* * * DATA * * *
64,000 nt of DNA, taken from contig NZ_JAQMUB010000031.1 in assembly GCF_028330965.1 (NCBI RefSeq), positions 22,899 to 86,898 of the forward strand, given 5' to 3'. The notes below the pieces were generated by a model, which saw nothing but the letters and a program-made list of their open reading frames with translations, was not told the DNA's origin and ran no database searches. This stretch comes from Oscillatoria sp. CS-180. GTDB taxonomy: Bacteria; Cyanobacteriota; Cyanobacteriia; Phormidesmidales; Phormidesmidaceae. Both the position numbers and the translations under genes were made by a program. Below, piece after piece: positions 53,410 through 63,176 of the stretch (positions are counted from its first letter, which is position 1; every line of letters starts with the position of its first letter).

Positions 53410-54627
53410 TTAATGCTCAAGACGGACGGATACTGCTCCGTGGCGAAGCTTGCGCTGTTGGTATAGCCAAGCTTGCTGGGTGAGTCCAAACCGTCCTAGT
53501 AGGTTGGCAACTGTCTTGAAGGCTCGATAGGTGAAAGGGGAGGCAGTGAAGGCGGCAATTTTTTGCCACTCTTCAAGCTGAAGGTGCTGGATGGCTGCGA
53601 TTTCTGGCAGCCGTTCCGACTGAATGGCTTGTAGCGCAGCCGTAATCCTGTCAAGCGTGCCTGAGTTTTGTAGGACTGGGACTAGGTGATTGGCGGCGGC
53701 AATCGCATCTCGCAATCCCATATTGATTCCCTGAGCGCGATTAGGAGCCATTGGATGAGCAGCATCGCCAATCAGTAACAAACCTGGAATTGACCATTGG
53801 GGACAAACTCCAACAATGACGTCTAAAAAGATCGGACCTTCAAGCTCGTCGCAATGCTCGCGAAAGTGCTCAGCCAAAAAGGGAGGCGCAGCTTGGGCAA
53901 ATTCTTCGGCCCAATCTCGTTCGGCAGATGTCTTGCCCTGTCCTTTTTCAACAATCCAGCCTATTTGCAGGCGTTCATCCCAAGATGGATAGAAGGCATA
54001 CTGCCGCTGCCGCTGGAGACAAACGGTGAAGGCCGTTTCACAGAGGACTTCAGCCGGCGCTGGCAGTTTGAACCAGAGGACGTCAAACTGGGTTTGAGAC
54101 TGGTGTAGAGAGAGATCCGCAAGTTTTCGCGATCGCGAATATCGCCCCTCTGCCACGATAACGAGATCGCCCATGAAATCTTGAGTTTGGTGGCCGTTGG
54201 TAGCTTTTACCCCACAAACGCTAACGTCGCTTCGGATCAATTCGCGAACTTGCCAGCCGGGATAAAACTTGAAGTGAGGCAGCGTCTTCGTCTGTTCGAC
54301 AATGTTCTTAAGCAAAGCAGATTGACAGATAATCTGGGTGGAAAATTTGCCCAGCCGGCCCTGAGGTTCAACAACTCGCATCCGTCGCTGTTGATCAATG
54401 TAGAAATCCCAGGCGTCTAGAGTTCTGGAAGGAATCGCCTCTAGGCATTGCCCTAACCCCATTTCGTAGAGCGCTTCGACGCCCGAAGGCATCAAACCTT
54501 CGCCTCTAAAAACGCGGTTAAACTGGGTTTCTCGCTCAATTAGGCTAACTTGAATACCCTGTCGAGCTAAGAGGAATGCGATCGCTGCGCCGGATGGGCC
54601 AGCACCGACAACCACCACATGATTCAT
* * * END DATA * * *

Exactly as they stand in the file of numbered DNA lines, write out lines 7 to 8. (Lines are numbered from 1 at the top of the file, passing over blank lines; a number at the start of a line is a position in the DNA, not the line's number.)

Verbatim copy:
53801 GGACAAACTCCAACAATGACGTCTAAAAAGATCGGACCTTCAAGCTCGTCGCAATGCTCGCGAAAGTGCTCAGCCAAAAAGGGAGGCGCAGCTTGGGCAA
53901 ATTCTTCGGCCCAATCTCGTTCGGCAGATGTCTTGCCCTGTCCTTTTTCAACAATCCAGCCTATTTGCAGGCGTTCATCCCAAGATGGATAGAAGGCATA